September 19, 2016

How HBO Went from a Scrappy Cable Network to Changing TV Forever

What started out as a small cable network airing mostly sports events has grown into one of the most successful and influencial names in TV.

HBO completely dominated this year's Emmys with 96 nominations and 43 wins, not to mention the fact that their highest rated show, Game of Thrones, made Emmy history by bringing home 12 awards, which is the most any show has ever won in a single year. So, what's the deal? What's going on over at HBO that makes them so special?

Well, the answer becomes quite apparent when you take a look at this supercut by video essayist Fernando Andrés, in which he expertly cuts together clips from HBO's best shows, like The Sopranos, Curb Your Enthusiasm, The Leftovers, Veep, and True Detective to pay tribute to the network that helped make TV a cinematic medium.

TV has always been seen as the "lesser" art form compared to film. For a long time, the best talent in showbiz would be the ones making movies, while the rest would be kicking around on TV waiting for their "big break" into cinema. However, in the last several years there has been an incredible shift. TV is where it's at now—some of the best producers, writers, directors, and actors have made an exodus to television and have left the cinema behind to lie in its superhero-themed bed. But why?

It all started in the 90s when HBO found success with their original programming: Tales from the CryptTracey Takes On..., and The Larry Sanders Show. The network, though not as popular as ABC, NBC, or CBS, was able to gain cult status, as well as some nominations and wins from the Primetime Emmys and Golden Globes. And because it was subscription-based, it didn't have to air traditional commercials, which meant that since they didn't have to adhere to pressure from sponsors to clean up content, they were able to create original programming that pushed boundaries. Producers, writers, and directors could take more risks and include more graphic content, including nudity, profanity, and strong violence—you know, stuff you'd see in an R-rated movie.

'Game of Thrones'

This freedom and risk taking seems to be the thing that helped HBO usher in this new Golden Age of television, with shows that look and feel more like the films of today, but remind us of the challenging, visceral films of the past. Now, cable networks like Showtime, and even streaming services like Netflix and Amazon have been coming out with fantastic shows, like HomelandOrange is the New Black, and Transparent respectively. So, who knows what the future holds for television, but thanks to HBO, television has one.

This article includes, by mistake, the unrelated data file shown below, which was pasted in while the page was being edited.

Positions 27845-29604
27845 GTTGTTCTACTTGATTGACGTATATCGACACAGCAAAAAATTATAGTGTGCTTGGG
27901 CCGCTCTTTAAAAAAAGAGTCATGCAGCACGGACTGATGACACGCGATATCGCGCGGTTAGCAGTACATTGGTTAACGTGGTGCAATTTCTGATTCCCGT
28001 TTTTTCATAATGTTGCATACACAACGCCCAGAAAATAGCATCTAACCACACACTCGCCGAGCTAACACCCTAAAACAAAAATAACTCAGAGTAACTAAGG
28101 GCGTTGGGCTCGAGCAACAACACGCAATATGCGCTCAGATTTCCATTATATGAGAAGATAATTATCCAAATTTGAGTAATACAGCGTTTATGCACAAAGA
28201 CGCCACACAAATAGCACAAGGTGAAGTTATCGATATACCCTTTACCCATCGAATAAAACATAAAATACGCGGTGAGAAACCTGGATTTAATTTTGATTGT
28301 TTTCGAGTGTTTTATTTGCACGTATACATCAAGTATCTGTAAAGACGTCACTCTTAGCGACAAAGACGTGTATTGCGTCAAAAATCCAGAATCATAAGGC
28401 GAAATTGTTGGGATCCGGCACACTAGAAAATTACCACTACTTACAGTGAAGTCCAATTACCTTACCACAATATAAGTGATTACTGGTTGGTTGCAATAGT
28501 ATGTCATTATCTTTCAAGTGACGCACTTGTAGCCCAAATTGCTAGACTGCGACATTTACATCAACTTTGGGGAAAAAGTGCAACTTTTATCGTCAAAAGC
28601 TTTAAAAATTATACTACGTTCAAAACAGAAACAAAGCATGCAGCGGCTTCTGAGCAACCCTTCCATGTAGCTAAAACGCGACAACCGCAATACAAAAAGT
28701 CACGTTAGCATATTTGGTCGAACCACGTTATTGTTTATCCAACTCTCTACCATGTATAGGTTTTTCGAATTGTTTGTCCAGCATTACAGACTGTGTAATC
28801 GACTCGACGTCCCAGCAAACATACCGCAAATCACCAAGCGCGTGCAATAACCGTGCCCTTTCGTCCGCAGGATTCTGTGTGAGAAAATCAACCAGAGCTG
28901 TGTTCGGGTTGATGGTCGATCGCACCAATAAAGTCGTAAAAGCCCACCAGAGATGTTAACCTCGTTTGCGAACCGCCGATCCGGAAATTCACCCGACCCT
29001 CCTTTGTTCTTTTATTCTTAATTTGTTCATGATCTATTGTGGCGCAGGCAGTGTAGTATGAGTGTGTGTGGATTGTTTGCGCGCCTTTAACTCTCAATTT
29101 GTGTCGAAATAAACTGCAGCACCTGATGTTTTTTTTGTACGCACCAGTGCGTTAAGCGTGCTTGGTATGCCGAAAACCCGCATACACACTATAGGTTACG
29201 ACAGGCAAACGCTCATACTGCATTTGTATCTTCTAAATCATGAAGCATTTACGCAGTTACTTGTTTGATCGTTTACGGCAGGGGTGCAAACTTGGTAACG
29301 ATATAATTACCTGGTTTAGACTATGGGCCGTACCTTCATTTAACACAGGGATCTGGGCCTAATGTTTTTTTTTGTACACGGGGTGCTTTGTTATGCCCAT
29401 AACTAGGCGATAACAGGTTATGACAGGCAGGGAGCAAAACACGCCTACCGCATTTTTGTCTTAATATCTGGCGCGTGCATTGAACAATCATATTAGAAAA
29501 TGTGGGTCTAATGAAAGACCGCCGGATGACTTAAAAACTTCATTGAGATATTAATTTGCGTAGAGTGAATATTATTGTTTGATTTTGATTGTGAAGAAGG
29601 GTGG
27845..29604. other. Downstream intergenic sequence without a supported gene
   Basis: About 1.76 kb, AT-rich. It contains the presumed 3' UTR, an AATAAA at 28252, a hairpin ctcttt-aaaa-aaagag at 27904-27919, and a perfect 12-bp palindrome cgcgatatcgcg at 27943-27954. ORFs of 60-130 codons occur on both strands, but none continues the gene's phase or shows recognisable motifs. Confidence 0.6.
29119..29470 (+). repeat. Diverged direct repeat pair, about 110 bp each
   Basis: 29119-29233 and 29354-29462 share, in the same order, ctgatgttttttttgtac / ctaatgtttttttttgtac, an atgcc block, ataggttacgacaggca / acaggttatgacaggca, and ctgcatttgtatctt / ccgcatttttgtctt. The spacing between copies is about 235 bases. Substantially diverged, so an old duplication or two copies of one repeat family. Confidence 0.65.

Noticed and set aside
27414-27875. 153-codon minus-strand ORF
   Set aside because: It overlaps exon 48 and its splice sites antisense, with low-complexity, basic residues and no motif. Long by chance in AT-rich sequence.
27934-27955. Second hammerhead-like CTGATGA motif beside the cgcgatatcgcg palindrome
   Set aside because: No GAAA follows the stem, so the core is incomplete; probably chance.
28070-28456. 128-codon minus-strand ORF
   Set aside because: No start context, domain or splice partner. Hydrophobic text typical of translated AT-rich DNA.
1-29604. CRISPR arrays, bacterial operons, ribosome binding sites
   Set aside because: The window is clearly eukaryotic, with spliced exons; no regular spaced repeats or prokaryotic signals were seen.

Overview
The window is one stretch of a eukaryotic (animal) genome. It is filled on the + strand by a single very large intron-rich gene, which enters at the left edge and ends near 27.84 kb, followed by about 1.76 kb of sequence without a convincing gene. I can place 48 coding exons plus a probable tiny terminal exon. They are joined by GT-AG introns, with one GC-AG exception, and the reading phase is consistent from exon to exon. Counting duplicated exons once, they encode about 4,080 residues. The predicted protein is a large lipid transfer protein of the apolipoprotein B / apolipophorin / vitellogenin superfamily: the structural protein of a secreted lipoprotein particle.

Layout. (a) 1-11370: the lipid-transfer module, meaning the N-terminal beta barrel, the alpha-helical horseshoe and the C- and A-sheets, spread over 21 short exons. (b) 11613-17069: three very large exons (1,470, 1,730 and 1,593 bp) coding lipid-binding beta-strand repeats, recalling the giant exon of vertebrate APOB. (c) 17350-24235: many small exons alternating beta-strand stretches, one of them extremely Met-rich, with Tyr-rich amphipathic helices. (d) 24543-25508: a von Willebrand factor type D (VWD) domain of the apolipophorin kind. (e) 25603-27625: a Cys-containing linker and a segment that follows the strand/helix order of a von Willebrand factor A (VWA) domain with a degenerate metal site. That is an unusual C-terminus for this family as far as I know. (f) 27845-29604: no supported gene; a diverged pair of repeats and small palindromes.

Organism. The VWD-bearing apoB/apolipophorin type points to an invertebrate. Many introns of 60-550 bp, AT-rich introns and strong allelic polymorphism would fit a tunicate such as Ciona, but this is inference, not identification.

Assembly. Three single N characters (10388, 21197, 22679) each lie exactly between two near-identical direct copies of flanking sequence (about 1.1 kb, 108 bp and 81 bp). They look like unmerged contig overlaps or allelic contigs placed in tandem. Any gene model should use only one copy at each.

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5 Comments

HBO doesn't have Mad Men or Breaking Bad, so it can't be that good.

September 19, 2016 at 7:00AM, Edited September 19, 7:00AM

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Henry Barnill
Director of Photography
782

HBO has True Detective (1st season) and The Night Of so, actually, it IS that good.

September 19, 2016 at 11:24AM

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Richard Krall
richardkrall.com
1981

And Game of Thrones. And The Wire. And The Sopranos. And Six Feet Under. And Band of Brothers. And Angels in America. And all the other incredible shows in the montage.

It's a legacy that cannot be topped or matched. Truly transcendent. So great to see it all together in one place.

September 19, 2016 at 8:54PM

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Oren Soffer
Director of Photography
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No mention of the excellent 1998 miniseries From the Earth to the Moon? This is what, for me, put HBO above "replaying the same movies dozens of times" status.

September 19, 2016 at 11:25AM, Edited September 19, 11:25AM

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HBO is steadily losing its quality. There's a reason there are joke slogans like "It's not Porn, it's HBO" floating around. They're starting to mask basically C grade scripts with T&A and ultra violence, and even more swearing.

With their upcoming "Westworld" it looks like they've taken GoT and amped everything to 11 along with graphic violence towards women and pushed into the NC-17 category with its sexual depictions. That's all they have to offer: puerile, base content to get people to tune in every week.

"Breaking Bad" and "Better Call Saul" are far and away better scripted shows than some of the big hits on HBO, Cinemax, and Showtime, and prove they can do far much more with less given a creative show runner, superb actors, and wonderful writers. Since the characters can't swear as often due to them being basic cable shows, they've honed adult language into a scalpel and made it sharp edged again rather than use it in every other sentence and dull the impact.

September 26, 2016 at 1:42AM, Edited September 26, 1:47AM

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